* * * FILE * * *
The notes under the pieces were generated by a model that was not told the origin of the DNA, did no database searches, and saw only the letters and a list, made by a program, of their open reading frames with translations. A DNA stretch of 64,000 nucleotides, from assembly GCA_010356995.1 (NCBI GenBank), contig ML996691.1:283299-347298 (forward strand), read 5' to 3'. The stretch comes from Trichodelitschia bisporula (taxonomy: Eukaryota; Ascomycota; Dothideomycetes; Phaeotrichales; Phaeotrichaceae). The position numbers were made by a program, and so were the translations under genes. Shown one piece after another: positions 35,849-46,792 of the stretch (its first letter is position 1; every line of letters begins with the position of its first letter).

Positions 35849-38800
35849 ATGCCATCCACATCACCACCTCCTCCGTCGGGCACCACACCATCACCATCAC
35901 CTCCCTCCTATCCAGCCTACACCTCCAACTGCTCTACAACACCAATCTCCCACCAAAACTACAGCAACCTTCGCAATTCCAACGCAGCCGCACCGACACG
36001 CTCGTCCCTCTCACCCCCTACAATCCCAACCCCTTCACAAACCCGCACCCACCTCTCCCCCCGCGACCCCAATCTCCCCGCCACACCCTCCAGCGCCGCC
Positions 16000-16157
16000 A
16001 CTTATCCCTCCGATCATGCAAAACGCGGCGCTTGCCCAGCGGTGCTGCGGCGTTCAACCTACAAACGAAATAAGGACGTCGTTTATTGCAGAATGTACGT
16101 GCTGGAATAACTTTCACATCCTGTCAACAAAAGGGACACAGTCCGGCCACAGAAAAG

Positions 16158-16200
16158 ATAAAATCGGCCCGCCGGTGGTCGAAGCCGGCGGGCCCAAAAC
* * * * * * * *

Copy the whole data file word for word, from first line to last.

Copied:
The notes under the pieces were generated by a model that was not told the origin of the DNA, did no database searches, and saw only the letters and a list, made by a program, of their open reading frames with translations. A DNA stretch of 64,000 nucleotides, from assembly GCA_010356995.1 (NCBI GenBank), contig ML996691.1:283299-347298 (forward strand), read 5' to 3'. The stretch comes from Trichodelitschia bisporula (taxonomy: Eukaryota; Ascomycota; Dothideomycetes; Phaeotrichales; Phaeotrichaceae). The position numbers were made by a program, and so were the translations under genes. Shown one piece after another: positions 35,849-46,792 of the stretch (its first letter is position 1; every line of letters begins with the position of its first letter).

Positions 35849-38800
35849 ATGCCATCCACATCACCACCTCCTCCGTCGGGCACCACACCATCACCATCAC
35901 CTCCCTCCTATCCAGCCTACACCTCCAACTGCTCTACAACACCAATCTCCCACCAAAACTACAGCAACCTTCGCAATTCCAACGCAGCCGCACCGACACG
36001 CTCGTCCCTCTCACCCCCTACAATCCCAACCCCTTCACAAACCCGCACCCACCTCTCCCCCCGCGACCCCAATCTCCCCGCCACACCCTCCAGCGCCGCC
Positions 16000-16157
16000 A
16001 CTTATCCCTCCGATCATGCAAAACGCGGCGCTTGCCCAGCGGTGCTGCGGCGTTCAACCTACAAACGAAATAAGGACGTCGTTTATTGCAGAATGTACGT
16101 GCTGGAATAACTTTCACATCCTGTCAACAAAAGGGACACAGTCCGGCCACAGAAAAG

Positions 16158-16200
16158 ATAAAATCGGCCCGCCGGTGGTCGAAGCCGGCGGGCCCAAAAC